Survivors of suicide remember lost loved ones

Students came together to light candles in memory of those lost to suicide. “Candlelight Vigil for Survivors of Suicide” gave attendees an opportunity to discuss their experiences with the loss of a loved one to suicide. Riana Braselman/The Lion's Roar

Candles were lit in remembrance of those who have been lost to suicide.

On Nov. 13 at 6:00 p.m., NAMI on Campus Southeastern held “Candlelight Vigil for Survivors of Suicide.”

“The Survivors of Suicide Day is this Saturday,” said freshman social work major and NAMI Secretary Valerie Adamson. “Try to include people and give them space to talk and bring awareness to it. And it’s what we’re really about, just bringing awareness to mental illness.”

Senior social work major and President of NAMI on Campus Southeastern Chad Cashio explained that the event was held for those who had lost someone to suicide.

“The term ‘survivors of suicide’ does not mean someone who has attempted suicide,” said Cashio. “It means the people who are surviving, the people who are left behind.”

Adamson shared that she lost her father to suicide.

“My dad committed suicide when I was very, very young,” said Adamson. “It’s definitely affected everything in my life. I wouldn’t be who I am if he wouldn’t have done that. Kind of the positive and negative side of that. I miss my dad. I miss not having him here for the big life moments, but I know that I wouldn’t have my life any other way. I guess that’s just part of it.”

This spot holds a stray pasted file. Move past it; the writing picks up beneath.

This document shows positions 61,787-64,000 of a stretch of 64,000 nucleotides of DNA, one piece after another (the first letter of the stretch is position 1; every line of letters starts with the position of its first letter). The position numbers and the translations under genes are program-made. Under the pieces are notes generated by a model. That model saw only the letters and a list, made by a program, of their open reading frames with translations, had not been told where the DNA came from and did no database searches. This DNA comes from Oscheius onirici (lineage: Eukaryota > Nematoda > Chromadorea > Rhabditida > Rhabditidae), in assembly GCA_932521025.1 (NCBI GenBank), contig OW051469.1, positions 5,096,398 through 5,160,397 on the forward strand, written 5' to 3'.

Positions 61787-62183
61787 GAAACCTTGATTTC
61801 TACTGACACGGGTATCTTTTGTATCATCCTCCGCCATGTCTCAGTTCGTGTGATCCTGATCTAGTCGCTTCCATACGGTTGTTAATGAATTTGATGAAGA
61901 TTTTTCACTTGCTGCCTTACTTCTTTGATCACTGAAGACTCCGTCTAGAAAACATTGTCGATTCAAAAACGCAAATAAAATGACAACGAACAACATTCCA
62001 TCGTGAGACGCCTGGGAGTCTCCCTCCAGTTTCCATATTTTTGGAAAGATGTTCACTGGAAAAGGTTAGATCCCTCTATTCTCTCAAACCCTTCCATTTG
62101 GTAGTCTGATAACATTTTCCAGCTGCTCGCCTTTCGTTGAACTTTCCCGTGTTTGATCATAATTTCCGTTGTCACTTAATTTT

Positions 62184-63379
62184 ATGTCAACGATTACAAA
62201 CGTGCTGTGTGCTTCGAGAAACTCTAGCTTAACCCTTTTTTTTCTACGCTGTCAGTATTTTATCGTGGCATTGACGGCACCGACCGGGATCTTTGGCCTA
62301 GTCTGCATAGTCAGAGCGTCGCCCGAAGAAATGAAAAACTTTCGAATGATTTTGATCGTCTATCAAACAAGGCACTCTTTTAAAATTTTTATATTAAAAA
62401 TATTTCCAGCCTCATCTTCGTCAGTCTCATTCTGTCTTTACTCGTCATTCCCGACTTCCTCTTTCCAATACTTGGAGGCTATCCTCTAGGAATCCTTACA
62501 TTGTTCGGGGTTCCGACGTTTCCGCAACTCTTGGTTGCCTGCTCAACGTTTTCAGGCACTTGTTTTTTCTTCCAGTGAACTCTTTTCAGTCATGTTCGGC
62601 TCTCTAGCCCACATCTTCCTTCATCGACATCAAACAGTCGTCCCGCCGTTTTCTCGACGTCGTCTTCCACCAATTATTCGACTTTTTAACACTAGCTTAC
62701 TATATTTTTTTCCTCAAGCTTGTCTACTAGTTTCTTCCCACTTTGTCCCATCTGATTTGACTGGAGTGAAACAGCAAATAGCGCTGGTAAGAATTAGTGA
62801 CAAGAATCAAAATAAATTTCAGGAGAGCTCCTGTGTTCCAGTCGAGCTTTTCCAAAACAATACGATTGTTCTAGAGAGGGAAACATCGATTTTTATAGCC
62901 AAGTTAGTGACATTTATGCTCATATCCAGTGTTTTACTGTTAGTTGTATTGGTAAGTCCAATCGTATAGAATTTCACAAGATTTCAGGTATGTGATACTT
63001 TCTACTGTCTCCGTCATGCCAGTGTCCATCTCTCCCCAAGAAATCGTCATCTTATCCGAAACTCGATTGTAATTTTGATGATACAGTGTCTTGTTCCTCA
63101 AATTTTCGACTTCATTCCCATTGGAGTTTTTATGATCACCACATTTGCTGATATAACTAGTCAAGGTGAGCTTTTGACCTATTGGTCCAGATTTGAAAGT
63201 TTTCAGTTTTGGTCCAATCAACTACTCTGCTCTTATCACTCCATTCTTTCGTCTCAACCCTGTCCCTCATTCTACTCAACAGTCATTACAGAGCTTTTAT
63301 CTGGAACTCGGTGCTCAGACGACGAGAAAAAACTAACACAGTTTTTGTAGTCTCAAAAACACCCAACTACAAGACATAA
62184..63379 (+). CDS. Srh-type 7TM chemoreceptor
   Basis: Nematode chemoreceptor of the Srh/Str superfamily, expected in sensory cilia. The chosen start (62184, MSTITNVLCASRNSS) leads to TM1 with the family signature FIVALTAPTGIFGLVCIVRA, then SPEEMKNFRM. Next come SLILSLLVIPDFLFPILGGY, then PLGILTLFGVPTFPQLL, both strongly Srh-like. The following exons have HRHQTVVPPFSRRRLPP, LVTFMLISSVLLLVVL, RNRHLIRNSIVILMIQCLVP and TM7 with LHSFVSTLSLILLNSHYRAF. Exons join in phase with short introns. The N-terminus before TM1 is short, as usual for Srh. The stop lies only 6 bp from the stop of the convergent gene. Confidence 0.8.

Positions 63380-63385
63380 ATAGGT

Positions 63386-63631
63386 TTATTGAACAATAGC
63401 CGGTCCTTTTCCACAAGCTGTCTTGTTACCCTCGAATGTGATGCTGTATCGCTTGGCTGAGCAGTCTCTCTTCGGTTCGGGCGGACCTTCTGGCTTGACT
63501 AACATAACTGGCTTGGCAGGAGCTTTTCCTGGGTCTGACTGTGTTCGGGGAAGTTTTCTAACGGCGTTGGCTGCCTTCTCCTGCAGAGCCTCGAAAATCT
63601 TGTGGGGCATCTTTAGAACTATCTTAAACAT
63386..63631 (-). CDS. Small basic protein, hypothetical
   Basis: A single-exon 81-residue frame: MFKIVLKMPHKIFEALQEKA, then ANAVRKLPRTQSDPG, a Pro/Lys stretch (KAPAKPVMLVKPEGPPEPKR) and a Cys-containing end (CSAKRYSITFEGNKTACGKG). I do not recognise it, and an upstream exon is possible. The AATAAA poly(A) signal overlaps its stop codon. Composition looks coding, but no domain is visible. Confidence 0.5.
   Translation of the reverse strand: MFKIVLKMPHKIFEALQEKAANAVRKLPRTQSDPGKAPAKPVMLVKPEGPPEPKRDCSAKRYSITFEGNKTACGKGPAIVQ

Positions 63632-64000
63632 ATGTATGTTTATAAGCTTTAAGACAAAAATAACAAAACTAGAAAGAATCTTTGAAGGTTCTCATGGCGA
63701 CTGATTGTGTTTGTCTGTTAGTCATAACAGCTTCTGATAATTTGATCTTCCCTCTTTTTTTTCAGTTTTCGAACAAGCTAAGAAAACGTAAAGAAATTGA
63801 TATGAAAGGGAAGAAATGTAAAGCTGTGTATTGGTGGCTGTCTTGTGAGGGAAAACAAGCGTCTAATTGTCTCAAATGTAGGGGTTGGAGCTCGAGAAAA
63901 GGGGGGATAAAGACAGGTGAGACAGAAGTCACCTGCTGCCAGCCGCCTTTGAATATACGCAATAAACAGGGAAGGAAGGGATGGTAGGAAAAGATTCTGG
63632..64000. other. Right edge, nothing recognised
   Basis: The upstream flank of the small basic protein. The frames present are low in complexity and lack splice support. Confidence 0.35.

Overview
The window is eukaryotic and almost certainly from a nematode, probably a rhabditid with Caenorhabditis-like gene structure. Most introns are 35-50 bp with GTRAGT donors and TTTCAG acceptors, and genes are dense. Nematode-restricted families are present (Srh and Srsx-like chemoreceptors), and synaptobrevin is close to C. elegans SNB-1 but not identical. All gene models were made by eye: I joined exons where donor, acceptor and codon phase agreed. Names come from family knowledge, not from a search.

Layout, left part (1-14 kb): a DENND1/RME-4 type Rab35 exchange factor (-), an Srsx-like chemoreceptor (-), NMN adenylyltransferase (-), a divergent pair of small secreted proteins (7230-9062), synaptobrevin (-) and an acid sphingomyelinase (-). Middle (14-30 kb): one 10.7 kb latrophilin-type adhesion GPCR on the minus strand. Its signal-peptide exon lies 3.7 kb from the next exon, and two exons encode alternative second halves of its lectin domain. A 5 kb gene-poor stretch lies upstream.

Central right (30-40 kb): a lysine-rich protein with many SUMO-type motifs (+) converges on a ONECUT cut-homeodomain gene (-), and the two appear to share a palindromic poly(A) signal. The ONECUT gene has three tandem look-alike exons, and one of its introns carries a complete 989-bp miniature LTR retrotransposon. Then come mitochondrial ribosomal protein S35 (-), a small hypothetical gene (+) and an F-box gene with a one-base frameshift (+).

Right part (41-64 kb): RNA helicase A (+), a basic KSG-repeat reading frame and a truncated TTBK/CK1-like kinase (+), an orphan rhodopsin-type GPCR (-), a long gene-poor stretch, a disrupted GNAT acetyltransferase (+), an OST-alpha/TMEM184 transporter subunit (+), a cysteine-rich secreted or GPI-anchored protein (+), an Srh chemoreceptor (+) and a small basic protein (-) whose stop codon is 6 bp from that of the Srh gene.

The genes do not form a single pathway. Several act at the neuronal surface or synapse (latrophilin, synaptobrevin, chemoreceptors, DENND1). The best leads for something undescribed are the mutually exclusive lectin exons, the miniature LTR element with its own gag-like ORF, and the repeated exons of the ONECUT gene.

Attendees were given the opportunity to talk about being a survivor of suicide and share their stories.

“My story is about having lost people,” said Cashio. “The idea is: I know there are people who have stories that they really might need to tell. And so, the idea is to make a space for folks.”

Cashio explained that creating a space for people to talk about suicide may be a helpful step in preventing suicide.

“We kind of talked about ahead of time and agreed that if people had their own stories of attempting suicide, that that would be acceptable too because the more conversation about suicide we can prompt, the easier it is to talk about, the easier it is to try and prevent,” said Cashio. “It’s not party conversation necessarily.”

The university provides resources to those who may have been affected by suicide. The University Counseling Center is free for students and located in the Student Union Annex. Their phone number is 985-549-3894.